Jon Thorpe is the director of Youthworks, which provides ministry support for the Anglican diocese in Sydney and Wollongong. Youthworks is responsible for the Anglican scripture curriculum taught in public schools. The curriculum is also used by many other Christian groups who provide scripture classes across the state. Thorpe says volunteer scripture teachers are chosen through local church groups.
‘Everyone who teachers SRE [Special Religious Education] on our behalf would be an active member of their local church,’ says Thorpe. ‘Their senior minister would endorse them as an appropriate person, so in that sense we rely on local knowledge and participation.
‘In NSW we are currently rolling out the working with children check and every teacher needs to complete SRE accreditation training, so we want to make sure all of our teachers are well equipped, godly, Christian volunteers.’
A review into Special Religious Education
In NSW, a Special Religious Education and Special Education in Ethics Review began in late 2014. Commissioned by the NSW Department of Education, it’s being conducted by an independent reviewer, ARTD Consultants.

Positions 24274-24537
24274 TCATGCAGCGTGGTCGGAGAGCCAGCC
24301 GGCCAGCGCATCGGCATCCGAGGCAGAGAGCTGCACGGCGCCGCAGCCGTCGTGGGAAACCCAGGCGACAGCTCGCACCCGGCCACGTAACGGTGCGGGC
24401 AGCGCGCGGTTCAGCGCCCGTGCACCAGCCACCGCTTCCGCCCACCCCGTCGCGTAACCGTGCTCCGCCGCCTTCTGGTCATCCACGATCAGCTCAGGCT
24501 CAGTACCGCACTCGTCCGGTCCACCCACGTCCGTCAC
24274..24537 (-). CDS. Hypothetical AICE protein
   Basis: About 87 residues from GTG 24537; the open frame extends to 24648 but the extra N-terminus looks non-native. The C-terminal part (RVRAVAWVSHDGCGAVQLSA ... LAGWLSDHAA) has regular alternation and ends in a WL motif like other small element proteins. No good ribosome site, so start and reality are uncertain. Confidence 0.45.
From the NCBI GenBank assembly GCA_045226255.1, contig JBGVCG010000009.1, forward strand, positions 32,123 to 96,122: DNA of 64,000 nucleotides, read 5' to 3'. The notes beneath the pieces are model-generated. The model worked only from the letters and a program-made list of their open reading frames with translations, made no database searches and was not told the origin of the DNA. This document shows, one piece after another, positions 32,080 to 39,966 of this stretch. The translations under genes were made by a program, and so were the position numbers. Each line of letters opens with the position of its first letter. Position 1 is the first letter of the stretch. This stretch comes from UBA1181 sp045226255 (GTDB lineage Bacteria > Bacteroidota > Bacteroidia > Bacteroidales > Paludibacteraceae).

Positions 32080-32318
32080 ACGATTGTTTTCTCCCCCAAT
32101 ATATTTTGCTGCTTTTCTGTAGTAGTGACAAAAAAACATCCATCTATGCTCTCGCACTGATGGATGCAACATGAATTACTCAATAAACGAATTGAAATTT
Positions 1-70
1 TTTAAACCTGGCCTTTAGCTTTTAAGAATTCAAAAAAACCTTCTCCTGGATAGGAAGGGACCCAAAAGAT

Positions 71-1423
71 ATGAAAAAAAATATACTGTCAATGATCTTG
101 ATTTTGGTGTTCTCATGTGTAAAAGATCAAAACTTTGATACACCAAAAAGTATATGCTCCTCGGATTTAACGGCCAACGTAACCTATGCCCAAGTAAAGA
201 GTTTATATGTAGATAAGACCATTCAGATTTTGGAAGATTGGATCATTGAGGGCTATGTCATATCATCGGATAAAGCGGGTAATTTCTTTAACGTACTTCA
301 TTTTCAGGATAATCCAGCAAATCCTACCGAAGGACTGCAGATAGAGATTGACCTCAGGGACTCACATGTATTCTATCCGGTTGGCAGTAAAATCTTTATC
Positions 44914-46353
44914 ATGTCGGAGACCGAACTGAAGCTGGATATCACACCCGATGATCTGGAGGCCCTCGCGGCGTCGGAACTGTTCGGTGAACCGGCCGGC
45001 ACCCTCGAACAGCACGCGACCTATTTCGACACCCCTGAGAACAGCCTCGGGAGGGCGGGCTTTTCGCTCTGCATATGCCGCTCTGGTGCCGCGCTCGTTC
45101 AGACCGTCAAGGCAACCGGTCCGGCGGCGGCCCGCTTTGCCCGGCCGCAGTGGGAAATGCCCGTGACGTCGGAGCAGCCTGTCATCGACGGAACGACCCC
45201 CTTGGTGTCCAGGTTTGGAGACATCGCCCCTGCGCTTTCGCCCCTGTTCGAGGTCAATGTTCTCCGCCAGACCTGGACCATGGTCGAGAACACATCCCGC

Ironically, it was the Ethics Classes Repeal Bill of 2011, initiated by Christian groups, that put the spotlight on religious education.
Doctor Bryan Cowling, the NSW director of the Anglican Education Commission, acknowledges that in NSW, Special Religious Education is an area of instruction which has received little or no scrutiny since the introduction of scripture classes in 1880.
‘At this stage the Department of Education does not vet what’s in the curriculum, it does not set any particular standards for the teachers,’ he says.
‘Each of the teachers provides their own, and unless the provider has the resources to have somebody observe their teachers teaching, it is possible that somebody could be teaching SRE in the classroom for years and not have another adult in the classroom to observe what they are doing.
‘There are significant issues to look at there in terms of the monitoring of quality.’
An ethical alternative
In NSW, parents who opt out of scripture classes can have their children attend secular ethics classes. They’re now available in 320 public schools and are run by a non-government organisation called Primary Ethics. The ethics curriculum caters for kids from kindergarten to year six.
‘Children from the age of four can tell the difference between what a social convention is and what an ethical question is, so they know the difference between telling a lie and, say, licking their knife,’ says Teresa Russell, the CEO of Primary Ethics.